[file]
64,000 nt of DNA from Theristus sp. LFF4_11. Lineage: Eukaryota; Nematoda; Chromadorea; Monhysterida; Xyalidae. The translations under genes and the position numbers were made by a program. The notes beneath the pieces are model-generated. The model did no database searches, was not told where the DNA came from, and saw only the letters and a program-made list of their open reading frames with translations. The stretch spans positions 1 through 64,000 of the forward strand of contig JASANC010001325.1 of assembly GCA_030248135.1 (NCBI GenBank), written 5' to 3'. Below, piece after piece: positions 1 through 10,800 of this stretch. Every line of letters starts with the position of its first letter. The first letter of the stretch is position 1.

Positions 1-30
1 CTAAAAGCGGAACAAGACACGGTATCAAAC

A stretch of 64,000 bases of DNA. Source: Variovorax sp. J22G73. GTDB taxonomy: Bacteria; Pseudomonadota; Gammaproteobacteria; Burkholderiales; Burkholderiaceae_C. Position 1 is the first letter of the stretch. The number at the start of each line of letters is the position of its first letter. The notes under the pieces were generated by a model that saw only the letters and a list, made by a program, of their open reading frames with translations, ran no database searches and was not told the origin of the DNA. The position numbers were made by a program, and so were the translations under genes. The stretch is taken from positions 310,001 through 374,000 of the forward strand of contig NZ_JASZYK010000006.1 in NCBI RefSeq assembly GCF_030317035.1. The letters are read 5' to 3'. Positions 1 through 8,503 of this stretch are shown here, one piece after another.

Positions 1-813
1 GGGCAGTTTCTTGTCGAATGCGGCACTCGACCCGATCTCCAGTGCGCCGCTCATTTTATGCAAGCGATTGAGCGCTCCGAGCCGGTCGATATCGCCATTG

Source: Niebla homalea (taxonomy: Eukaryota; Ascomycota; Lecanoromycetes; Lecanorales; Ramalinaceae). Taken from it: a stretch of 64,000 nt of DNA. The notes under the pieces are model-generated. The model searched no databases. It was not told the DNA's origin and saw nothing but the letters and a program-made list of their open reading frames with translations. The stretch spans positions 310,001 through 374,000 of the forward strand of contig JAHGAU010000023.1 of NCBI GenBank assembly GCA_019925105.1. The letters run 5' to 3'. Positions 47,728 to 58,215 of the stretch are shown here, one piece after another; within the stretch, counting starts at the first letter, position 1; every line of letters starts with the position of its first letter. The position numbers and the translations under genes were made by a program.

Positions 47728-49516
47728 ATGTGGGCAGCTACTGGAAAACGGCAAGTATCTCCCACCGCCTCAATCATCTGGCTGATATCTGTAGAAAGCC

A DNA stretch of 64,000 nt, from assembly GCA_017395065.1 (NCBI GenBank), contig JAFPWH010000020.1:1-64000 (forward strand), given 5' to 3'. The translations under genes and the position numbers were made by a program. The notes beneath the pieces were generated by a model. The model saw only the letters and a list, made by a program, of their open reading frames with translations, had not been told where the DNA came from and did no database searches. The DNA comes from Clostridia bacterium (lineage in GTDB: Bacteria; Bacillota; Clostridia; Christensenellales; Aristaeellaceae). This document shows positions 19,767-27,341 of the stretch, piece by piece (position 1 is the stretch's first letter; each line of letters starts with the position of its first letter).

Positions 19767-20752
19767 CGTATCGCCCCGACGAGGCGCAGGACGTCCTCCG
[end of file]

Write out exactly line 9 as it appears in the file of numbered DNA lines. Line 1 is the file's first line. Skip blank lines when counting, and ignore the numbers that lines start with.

47728 ATGTGGGCAGCTACTGGAAAACGGCAAGTATCTCCCACCGCCTCAATCATCTGGCTGATATCTGTAGAAAGCC